Aboriginal forestry organizations in Canada are gaining ground, and our numbers are growing. The First Nations of Saskatchewan Forestry Association and the Territorial Forestry Group, Inc., have emerged in the past two years. At the same time, existing organizations, such as manitoba Keewatinowi Okimakanak, Inc., have become active in integrated forest management. MKO operates on behalf of the 23 northernmost First Nations on Manitoba.

In some provinces, First Nations lay claim to vast areas of land, and we are increasingly winning court battles and entering into successfully negotiations to reestablish our rights to exercise more control over our traditional territories. Without increased access to and control over resources in our traditional territories, our options for exercising true aboriginal forest management will be minimal. According to the IFABC's 1990 study, in the opinion of many aboriginal people in British Columbia, "only with land claims and increased access to resources on traditional territories would real economic and cultural opportunity begin to flow back to Native people."

The pursuit of a land claim is a time-consuming process that can generate a climate of uncertainty that stifles development prospects for both aboriginal peoples and industry. And questions remain: how many decades will the claims process take? Will significant forests remain for our grandchildren?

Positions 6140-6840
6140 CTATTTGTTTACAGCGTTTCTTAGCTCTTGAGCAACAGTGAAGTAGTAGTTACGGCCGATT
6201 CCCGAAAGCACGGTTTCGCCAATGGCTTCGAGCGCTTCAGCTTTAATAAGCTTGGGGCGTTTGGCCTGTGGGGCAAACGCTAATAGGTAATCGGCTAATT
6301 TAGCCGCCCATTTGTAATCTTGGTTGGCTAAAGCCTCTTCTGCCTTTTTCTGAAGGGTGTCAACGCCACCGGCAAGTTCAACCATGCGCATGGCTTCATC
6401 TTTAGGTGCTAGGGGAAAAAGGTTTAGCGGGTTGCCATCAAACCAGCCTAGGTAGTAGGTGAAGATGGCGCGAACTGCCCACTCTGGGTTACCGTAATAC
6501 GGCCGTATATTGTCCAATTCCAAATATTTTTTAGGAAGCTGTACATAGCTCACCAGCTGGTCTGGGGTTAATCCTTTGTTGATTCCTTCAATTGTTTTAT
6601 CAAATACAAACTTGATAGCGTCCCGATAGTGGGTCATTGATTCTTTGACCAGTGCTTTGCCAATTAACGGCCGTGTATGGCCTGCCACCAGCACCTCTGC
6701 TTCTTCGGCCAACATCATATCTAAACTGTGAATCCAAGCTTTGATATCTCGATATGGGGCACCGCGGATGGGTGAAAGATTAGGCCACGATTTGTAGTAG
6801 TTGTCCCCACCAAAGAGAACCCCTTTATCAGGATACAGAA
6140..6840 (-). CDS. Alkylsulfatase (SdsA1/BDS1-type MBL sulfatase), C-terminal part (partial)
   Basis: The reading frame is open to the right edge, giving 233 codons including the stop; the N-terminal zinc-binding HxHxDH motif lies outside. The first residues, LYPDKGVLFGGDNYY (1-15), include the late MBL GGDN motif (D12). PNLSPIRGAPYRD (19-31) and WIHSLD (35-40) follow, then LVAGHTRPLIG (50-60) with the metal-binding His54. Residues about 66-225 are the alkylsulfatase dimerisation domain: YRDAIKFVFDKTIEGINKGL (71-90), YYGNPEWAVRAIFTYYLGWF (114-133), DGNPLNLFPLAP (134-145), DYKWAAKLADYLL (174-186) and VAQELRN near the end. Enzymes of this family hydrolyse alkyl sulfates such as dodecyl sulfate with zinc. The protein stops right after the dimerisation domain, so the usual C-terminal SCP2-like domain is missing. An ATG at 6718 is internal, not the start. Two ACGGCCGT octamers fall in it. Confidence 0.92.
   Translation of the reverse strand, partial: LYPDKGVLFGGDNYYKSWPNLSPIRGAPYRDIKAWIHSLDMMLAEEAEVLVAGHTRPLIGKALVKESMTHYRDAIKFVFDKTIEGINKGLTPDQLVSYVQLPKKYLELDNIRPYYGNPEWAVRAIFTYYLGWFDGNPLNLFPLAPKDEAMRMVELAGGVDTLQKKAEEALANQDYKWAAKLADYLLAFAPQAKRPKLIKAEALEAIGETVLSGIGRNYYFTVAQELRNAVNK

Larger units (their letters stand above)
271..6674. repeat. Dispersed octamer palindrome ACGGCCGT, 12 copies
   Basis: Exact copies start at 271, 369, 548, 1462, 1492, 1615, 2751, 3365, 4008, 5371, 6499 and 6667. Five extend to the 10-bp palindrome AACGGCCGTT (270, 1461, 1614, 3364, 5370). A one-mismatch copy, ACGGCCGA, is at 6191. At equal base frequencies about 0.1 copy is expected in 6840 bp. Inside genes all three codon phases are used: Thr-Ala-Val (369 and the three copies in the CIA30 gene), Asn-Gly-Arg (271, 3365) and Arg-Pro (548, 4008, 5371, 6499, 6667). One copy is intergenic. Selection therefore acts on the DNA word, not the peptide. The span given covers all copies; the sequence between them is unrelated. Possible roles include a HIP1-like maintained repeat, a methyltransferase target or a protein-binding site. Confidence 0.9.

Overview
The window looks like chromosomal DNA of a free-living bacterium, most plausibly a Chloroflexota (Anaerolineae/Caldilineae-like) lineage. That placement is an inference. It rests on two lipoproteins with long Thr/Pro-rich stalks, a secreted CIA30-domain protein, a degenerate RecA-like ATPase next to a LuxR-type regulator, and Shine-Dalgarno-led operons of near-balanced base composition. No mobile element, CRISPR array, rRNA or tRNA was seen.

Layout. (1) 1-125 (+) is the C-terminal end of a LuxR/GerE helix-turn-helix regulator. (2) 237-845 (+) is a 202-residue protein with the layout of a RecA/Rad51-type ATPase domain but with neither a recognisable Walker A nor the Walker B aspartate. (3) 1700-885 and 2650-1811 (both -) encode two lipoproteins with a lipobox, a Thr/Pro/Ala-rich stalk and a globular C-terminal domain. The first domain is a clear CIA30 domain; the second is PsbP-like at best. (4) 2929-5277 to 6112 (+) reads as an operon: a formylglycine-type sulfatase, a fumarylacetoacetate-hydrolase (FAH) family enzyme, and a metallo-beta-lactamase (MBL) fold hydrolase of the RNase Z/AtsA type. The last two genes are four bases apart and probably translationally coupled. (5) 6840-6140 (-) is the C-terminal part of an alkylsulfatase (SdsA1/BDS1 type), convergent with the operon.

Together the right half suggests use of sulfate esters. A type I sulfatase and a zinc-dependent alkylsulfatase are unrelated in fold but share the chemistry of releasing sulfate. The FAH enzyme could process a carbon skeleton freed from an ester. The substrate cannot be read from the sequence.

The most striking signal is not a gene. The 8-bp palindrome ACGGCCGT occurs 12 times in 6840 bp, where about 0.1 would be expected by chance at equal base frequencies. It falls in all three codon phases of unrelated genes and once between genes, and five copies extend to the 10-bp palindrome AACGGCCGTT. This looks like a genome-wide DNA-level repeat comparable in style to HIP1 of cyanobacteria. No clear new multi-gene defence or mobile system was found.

Regardless of how the claims proceed, aboriginal peoples in Canada will doubtless play a more prominent role in resources management in traditional land-use areas. Therefore, the various levels of government should focus on providing our nations with financial resources to manage our forests and to develop the human resources in our communities that are vital to achieving this goal.

A further target for reform are provincial and territorial land-use systems. Current land-use arrangements do not accommodate the idea of integrated forest management, forcing many aboriginal-run operations to put cultural needs on the back burner. For example, existing tenure systems place too much emphasis on timber production. When a First Nation forest enterprise enters into a tenure arrangement or obtains a license to harvest timber, it must conform to a system of forest management that does not accommodate traditional use. Furthermore, the provincial timber-royalty systems perpetuate an orientation to harvesting wood, thereby jeopardizing the potential for other uses of the forest and compromising the principles of aboriginal forestry.